Dismiss Notice
Join Physics Forums Today!
The friendliest, high quality science and math community on the planet! Everyone who loves science is here!

Homework Help: Dirac Notation

  1. Apr 22, 2008 #1
    Why is it true that
    < x | f > = f ( x )
    shouldn't it be the result of the integral from minus infinity to infinty on xf(x)?
    but then it can't even be a function of x...:confused:
  2. jcsd
  3. Apr 22, 2008 #2

    George Jones

    User Avatar
    Staff Emeritus
    Science Advisor
    Gold Member

    Here, x is an "eigenvalue" of the position operator. What you need to use in the integral is not the eigenvaule, but the state that is the "eigenfunction" that corresponds to this eigenvalue.

    What states are eigenstates of the position operator?
  4. Apr 22, 2008 #3
    detla functions... and it certainly works that way, thanks:smile:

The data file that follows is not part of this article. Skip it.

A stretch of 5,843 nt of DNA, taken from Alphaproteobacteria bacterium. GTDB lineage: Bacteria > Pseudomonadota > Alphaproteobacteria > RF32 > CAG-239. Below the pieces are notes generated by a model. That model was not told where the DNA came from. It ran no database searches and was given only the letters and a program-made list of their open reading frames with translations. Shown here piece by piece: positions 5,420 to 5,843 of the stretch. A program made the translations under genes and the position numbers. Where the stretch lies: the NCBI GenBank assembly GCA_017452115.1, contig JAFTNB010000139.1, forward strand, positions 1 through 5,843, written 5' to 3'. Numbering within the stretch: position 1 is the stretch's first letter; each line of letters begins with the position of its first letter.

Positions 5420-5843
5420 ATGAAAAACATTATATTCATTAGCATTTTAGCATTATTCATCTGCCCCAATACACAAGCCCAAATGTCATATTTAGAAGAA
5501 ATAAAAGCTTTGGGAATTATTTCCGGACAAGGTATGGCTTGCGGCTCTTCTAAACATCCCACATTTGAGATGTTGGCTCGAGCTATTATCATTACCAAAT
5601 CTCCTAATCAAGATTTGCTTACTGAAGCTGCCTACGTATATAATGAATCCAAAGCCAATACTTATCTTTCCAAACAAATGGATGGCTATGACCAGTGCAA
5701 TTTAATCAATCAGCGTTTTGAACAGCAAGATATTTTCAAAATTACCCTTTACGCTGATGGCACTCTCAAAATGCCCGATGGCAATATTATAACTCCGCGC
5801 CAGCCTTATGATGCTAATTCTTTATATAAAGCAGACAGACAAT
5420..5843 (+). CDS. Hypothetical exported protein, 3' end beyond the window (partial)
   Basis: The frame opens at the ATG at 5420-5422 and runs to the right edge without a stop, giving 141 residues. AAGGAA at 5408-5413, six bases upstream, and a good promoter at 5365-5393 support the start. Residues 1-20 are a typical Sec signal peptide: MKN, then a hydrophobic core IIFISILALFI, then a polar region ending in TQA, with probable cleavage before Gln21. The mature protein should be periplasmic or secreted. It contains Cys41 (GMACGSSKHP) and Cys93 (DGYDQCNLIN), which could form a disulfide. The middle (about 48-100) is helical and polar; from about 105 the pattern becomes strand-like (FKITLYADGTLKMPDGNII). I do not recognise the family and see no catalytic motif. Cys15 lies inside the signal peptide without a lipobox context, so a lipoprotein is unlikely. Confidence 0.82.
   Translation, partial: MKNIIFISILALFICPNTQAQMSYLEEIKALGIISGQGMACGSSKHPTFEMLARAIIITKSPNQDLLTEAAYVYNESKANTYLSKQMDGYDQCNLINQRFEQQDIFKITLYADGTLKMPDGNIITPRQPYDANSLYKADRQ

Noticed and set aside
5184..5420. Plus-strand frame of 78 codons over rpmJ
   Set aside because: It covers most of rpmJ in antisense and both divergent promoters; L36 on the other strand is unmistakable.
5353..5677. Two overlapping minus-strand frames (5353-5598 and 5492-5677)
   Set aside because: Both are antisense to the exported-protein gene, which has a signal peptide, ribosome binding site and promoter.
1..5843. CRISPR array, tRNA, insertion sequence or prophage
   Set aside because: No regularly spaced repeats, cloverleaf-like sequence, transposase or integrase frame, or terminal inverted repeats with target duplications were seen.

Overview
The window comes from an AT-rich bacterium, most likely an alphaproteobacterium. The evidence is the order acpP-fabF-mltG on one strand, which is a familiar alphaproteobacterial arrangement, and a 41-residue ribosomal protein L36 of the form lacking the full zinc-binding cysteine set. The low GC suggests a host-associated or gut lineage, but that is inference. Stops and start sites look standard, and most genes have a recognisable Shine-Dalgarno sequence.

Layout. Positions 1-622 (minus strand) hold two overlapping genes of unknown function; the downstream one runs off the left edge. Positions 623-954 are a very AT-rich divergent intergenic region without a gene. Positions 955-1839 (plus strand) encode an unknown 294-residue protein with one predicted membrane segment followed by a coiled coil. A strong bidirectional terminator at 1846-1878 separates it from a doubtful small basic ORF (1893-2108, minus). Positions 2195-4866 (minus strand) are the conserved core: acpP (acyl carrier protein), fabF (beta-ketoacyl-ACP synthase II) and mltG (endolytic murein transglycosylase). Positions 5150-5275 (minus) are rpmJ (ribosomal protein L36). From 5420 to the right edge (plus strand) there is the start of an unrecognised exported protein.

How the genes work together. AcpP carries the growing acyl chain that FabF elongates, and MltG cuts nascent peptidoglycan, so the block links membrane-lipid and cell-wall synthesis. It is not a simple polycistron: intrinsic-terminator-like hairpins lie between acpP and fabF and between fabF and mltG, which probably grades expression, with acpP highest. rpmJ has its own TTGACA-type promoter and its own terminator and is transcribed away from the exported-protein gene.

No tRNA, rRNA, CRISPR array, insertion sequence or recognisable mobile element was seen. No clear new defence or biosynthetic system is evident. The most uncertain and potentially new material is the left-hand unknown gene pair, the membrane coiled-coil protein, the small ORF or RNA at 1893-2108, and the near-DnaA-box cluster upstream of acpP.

but I'm still confused: the definition of the bra-ket is simply the inner product of the functions you put there:
    < f | g > = integral from minus infinity to infinity on f*g (f*=the complex conjugate of f).
    So the product < x' | f > should be written as follows:
    < delta (x-x') | f >...
    why do they write the eigenvalue in the bra, and not the function itself?
  5. Apr 22, 2008 #4


    User Avatar
    Science Advisor
    Homework Helper

    They write the eigenvalue in the bra because they are too lazy to write the eigenfunction. Really, it's just a notational abbreviation.
  6. Apr 22, 2008 #5
    everything makes much more sense now, thanks a lot!:smile:
Share this great discussion with others via Reddit, Google+, Twitter, or Facebook